Mega Millions mania too much to ignore
“Do you want to pick the numbers, or do you want the machine to pick them?” asked Maura Pulver Millar, the new owner of Five Points Grocery.
Ugh. I was going to just grab a machine-generated quick pick. But how would I ever forgive myself if the family birthdays came in?
So, I ended up with one quick pick and one with birthdays and the house address. Hey, that doubles my chances — right? Millar says she heard that one has a better chance of being elected president — when you’re not on the ballot. Meanwhile, she’s been selling five times the normal volume of tickets for this game, which is drawn twice a week.
I read in The Saratogian this morning to secure your ticket by signing the back right away, which I did while still in the store. Then I tucked them in my wallet, which I have obsessively and compulsively checked this morning to reconfirm their whereabouts.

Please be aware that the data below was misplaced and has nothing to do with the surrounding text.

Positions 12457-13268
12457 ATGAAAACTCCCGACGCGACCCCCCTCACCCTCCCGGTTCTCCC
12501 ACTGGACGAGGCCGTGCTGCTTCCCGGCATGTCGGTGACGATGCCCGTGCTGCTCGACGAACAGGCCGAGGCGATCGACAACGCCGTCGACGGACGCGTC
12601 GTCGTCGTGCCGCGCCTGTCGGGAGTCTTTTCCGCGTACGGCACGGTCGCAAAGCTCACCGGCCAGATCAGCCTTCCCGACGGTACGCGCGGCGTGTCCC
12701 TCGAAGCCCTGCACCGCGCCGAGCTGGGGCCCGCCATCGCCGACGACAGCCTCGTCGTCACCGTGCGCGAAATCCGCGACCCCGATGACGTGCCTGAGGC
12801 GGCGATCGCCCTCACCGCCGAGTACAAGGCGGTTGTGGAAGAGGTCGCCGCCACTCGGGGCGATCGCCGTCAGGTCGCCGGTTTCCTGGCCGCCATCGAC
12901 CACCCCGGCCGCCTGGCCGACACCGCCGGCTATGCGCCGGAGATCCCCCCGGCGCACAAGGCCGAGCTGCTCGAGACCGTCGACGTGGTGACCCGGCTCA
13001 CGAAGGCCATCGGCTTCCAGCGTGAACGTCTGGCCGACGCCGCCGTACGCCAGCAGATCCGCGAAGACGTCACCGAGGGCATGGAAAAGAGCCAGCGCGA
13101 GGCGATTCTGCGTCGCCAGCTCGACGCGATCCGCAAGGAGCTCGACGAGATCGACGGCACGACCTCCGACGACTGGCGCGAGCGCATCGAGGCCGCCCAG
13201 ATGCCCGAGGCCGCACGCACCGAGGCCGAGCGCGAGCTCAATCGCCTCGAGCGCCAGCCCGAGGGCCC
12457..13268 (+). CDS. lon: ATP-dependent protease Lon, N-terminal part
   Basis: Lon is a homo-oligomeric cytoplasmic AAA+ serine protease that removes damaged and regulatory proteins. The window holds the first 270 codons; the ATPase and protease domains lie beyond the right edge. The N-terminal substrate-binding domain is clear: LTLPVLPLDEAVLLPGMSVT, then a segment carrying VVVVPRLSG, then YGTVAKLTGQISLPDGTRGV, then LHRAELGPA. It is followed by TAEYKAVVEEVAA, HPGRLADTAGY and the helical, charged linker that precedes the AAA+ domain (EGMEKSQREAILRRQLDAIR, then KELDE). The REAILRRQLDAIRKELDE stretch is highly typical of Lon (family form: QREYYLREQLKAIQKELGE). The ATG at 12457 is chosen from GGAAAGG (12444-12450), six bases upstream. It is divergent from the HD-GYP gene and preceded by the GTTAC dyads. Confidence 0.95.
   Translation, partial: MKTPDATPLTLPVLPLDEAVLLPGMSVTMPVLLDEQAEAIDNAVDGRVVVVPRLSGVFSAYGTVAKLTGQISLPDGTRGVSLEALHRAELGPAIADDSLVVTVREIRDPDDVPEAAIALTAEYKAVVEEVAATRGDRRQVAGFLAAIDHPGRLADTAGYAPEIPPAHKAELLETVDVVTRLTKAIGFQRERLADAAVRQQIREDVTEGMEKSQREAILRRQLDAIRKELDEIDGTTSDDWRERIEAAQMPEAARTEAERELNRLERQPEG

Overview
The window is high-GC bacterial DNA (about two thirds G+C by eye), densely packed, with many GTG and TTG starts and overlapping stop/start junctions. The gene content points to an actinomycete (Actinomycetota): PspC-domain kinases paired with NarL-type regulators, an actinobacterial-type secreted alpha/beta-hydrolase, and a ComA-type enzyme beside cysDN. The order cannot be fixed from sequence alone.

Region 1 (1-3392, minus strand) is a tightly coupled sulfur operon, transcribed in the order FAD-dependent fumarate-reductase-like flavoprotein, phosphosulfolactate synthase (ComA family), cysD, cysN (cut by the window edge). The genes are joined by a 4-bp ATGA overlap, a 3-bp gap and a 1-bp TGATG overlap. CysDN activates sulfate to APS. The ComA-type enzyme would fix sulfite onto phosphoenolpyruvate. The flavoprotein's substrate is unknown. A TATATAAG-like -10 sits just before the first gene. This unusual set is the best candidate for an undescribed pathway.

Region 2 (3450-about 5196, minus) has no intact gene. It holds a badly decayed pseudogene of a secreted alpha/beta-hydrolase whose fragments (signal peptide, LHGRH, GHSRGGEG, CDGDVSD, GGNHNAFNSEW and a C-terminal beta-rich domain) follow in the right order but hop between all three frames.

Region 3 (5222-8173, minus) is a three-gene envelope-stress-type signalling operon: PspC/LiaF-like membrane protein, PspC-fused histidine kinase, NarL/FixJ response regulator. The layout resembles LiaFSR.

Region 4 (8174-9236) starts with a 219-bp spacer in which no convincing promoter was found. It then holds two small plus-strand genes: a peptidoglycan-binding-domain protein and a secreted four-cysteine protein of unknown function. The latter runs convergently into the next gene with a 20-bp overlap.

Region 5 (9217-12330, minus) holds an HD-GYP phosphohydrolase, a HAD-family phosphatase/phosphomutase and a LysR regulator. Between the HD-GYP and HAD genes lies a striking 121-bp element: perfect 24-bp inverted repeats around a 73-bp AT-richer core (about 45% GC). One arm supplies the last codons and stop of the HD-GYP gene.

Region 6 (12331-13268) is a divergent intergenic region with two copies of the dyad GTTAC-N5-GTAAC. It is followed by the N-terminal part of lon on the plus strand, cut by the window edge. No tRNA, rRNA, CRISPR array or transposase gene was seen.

I am not, however, quitting my day job.
Like all lotteries, they’re set up for the house — that is, the government — to win.
I find it appalling that the government encourages people to gamble, and, in fact, counts on the revenue. It reflects poorly on our values as a society. The odds are stacked against the bettors. Yet a few people win enough here and there to incite that “dollar and a dream” mentality. Enough people are interested in the lotteries to run the drawing results daily in our print edition (with the Gamblers’ Anonymous hotline in fine type).
It is exciting to win a million bucks, or even a few hundred grand. Yet I feel a bit uncomfortable when I have The Saratogian, like most media, splash the exciting “news” with the happy winner receiving their oversized check.
To be honest, I wouldn’t mind posing.